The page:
After the controversial, and may I say ground breaking decision to plant my Cauliflowers in a circle, (the circle signifying the head of the flower). I was not surprised that they were failing.
Apart from the planting I felt that I had done everything correctly. I planted the plugs in moist soil and watered them well in, I had netted them straight away, to stop the greedy pigeons, and as we get very little rain in East Anglia I made sure they were never dry.
Despite all this devotion all I seemed to have grown was a mass of green leaves, I was actually wondering if you can cook them.
So I decided to remove the netting. As I did this I pulled away some of the leaves, I was surprised to see the most perfect whitest Cauliflower head I have ever seen, I moved to the next plant and I actually squealed, another one just the same. It's hard to convey the absolute delight that I had in this discovery, most people on the allotment had told me they could be tricky so I think I had anticipated failure.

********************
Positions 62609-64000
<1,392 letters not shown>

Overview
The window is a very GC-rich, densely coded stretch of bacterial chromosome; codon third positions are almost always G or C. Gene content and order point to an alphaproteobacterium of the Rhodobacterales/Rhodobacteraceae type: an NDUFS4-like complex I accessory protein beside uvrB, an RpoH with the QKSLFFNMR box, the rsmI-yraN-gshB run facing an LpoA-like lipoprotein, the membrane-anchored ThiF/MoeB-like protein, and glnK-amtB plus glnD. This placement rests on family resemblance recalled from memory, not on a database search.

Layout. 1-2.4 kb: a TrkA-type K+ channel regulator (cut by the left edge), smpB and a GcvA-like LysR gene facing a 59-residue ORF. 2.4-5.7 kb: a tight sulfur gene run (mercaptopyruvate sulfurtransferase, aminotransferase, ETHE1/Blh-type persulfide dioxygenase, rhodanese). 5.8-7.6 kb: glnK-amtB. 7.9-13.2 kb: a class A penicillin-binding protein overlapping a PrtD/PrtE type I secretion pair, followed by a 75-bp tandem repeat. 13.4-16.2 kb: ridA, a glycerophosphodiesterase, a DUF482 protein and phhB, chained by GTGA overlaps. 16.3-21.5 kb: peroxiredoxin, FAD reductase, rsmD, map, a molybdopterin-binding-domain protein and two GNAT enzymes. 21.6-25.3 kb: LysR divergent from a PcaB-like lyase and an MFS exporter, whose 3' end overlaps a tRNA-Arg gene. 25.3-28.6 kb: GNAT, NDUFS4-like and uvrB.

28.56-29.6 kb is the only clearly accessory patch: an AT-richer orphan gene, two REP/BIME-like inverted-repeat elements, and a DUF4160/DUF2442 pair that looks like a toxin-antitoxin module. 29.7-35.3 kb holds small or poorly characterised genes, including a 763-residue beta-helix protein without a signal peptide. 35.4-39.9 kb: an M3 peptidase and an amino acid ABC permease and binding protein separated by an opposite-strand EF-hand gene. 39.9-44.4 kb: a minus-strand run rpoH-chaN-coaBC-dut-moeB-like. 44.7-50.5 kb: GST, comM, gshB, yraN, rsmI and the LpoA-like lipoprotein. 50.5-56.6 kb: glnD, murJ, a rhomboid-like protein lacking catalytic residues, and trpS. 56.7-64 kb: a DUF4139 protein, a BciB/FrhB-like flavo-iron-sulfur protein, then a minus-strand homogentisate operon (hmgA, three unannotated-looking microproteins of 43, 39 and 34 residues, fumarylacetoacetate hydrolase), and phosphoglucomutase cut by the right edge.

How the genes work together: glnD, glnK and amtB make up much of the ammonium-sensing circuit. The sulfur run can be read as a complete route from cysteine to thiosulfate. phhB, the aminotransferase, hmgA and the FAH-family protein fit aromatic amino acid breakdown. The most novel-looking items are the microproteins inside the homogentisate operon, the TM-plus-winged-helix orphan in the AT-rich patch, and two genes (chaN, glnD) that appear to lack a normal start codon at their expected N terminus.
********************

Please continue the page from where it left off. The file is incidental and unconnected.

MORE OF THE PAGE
Buoyed by my success and dreaming of cheese sauce, I went to harvest the cauliflower. It was at this point that I realised that I didn't know how to harvest a cauliflower. Do I pull up the whole plant, or do I just remove the flower? I walked around the allotments there was not a soul about, so I decided to ask on Twitter and sat all forlorn waiting for a response. @AllotmentMate, who Is a sort of allotment Superhero (not sure if he has a cape) came to my rescue, he very promptly tweeted Cut just below the Cauli taking a few leaves with it.
I did feel a bit of a fool, but it's always better to ask when you don't know, so thank you very much Ian.
I had also left the shed keys at home so was unable to get to the right tools for the job, fortunately I had I pair of scissors and a nail file in my handbag so the beheaded was an old fashioned execution rather than the guillotine.
Everything we ate that night was produced within a mile of our house, local Lamb, potatoes and Cauliflower cheese, very satisfying.